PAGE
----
Jugurtha (c. 160 - 104 B.C.) was an African king from Numidia, who fought the Romans in a war named after him.
The people of Numidia were semi-nomadic, indistinguishable from the other Berbers in North Africa until the reign of Masinissa (Massinissa), who became a Roman ally in 206 B.C., with a kingdom roughly equivalent to modern Algeria. Masinissa's son Micipsa succeeded him in 148 B.C. Jugurtha was Masinissa's popular, ambitious illegitimate grandson. He was so popular among the Numidians that Micipsa sent him away to Spain where Jugurtha made influential Roman contacts.
When Micipsa died in 118, the kingdom of Numidia was ruled by his two sons, Hiempsal (whom Jugurtha had assassinated) and Adherbal, and Jugurtha. When Jugurtha attacked Adherbal he fled to Rome for help. Jugurtha, meanwhile, bribed officials in Rome. They divided Numidia into two parts, with Jugurtha assigned the western and Adherbal the eastern half.
By 112, Jugurtha was no longer content with his half, so he went east to attack Adherbal. Doing so violated the provisions made by Rome. Jugurtha also attacked Italian businessmen. A well-placed bribe cooled the Roman hot water Jugurtha should have been in. Jugurtha received a treaty instead of a Roman attack. Soon, however, he was summoned to Rome to explain the terms of the suspicious treaty. At Rome, after Jugurtha arranged to have a rival killed, his luck finally faltered and he lost all Roman support.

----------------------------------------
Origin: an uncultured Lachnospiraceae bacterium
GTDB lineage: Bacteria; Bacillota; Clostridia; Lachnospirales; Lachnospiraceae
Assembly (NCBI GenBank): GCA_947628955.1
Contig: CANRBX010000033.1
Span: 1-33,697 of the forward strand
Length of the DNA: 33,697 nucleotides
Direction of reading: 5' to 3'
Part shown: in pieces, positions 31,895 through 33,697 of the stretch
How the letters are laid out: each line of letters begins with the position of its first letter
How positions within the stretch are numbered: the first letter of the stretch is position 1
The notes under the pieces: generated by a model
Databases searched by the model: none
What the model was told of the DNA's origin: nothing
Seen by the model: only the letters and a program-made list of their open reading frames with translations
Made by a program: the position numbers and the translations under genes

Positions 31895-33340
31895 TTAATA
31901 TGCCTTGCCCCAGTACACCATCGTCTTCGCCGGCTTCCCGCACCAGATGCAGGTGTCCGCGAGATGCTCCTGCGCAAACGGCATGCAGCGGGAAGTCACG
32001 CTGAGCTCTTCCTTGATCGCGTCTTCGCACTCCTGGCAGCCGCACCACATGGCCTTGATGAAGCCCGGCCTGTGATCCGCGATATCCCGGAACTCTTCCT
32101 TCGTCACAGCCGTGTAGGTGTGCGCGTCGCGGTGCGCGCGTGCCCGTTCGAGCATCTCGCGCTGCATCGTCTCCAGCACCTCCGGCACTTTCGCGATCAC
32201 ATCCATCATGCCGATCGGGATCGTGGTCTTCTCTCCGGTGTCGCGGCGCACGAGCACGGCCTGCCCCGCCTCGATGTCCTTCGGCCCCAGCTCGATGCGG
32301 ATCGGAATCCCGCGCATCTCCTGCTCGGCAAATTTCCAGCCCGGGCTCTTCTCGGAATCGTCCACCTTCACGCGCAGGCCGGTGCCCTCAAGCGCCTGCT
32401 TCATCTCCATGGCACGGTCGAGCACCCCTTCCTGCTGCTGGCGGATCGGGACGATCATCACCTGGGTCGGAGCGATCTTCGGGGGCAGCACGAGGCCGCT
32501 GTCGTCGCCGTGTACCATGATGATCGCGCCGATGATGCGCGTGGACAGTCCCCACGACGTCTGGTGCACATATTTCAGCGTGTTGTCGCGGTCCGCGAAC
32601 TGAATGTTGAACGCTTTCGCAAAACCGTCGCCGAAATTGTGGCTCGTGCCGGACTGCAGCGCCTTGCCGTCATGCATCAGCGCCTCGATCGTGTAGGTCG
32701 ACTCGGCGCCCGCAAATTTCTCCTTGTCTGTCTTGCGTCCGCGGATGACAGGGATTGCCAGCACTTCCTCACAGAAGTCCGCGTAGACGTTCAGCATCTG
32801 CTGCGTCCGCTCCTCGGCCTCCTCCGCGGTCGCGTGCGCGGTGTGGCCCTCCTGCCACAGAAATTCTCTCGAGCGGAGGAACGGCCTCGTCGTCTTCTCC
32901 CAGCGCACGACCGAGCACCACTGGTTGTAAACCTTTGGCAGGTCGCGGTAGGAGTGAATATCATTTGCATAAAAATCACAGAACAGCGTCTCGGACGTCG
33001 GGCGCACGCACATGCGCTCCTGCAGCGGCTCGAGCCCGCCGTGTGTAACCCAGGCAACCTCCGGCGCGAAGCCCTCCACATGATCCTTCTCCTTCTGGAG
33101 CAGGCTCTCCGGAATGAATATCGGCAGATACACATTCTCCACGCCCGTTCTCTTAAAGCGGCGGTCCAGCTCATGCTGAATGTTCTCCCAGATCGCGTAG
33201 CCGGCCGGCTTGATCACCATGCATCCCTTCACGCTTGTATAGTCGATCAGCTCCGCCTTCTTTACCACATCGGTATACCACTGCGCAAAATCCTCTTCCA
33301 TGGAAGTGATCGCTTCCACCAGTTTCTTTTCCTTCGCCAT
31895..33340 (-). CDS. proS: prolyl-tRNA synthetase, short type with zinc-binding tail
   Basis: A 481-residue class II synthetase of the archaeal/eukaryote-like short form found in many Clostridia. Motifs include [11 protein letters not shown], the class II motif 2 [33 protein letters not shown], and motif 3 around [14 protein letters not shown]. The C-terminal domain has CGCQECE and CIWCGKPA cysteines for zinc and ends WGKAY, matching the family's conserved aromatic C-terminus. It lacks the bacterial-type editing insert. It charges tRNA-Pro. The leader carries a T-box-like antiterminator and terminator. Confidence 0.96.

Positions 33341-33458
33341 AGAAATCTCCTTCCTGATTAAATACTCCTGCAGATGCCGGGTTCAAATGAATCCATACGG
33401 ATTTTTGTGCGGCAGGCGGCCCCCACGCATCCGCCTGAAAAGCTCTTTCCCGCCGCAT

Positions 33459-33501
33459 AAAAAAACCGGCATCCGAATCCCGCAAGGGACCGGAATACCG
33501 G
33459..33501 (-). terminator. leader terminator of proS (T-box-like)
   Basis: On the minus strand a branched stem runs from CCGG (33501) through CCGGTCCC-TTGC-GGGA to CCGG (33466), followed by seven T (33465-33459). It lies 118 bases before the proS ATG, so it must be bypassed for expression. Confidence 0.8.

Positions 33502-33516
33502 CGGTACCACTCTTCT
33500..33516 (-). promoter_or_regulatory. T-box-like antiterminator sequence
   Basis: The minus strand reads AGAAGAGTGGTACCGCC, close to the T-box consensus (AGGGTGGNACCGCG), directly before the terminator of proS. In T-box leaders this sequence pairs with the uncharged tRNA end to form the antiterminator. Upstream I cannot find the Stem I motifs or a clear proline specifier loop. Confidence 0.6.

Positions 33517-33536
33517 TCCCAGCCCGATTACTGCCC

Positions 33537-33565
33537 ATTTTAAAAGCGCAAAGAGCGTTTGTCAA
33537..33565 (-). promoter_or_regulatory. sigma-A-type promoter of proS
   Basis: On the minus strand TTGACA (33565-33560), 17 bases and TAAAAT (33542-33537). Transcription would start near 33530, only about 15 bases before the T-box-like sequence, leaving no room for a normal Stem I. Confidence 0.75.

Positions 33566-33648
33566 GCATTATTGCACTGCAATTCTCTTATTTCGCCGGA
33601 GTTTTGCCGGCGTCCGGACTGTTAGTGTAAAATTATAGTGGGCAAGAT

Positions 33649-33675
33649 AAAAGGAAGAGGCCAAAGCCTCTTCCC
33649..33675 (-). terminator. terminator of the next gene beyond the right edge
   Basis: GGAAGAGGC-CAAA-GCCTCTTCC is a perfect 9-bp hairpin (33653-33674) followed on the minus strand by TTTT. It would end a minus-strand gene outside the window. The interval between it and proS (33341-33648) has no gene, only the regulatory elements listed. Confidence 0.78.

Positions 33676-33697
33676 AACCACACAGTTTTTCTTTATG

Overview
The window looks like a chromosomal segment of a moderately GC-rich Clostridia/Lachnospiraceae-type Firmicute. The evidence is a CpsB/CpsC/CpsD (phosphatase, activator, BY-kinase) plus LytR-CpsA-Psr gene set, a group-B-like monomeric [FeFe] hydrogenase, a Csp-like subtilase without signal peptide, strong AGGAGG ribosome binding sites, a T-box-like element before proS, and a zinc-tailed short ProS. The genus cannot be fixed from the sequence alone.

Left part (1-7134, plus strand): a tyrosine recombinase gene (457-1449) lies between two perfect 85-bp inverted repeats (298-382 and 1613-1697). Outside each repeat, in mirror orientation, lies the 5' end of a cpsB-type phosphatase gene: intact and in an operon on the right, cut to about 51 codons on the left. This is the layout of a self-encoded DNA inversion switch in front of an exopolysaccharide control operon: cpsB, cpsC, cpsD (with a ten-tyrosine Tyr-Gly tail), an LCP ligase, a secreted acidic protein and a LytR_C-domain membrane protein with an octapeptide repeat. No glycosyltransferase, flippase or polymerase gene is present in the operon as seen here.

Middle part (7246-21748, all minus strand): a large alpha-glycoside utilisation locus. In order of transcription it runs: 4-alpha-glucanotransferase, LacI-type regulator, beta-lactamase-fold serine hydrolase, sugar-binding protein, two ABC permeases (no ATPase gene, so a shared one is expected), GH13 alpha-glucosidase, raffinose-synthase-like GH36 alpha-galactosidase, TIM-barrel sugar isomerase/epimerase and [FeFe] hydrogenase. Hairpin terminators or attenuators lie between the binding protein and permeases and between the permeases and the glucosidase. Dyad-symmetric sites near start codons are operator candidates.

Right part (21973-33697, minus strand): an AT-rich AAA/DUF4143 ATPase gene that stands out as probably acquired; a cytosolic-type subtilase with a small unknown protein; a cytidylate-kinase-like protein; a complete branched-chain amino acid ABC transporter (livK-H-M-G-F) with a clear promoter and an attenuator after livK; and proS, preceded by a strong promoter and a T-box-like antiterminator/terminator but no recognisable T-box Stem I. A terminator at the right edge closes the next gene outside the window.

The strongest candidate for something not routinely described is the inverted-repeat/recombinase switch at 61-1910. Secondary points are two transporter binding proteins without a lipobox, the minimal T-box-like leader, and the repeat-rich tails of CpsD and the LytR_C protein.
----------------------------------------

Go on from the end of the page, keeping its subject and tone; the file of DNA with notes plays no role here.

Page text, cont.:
War broke out between Numidia and Rome. At first Jugurtha fared well because of Roman incompetence, and drove the Romans out, but in 107, the new consul, Gaius Marius, appeared on the scene along with his quastor and future enemy, Lucius Cornelius Sulla. With the help of Bocchus I, ruler of Mauretania and Jugurtha's father-in-law, Sulla captured Jugurtha. Marius received credit for the victory and a triumph. Sulla was not happy....
Jugurtha was executed by the Romans in 104 B.C.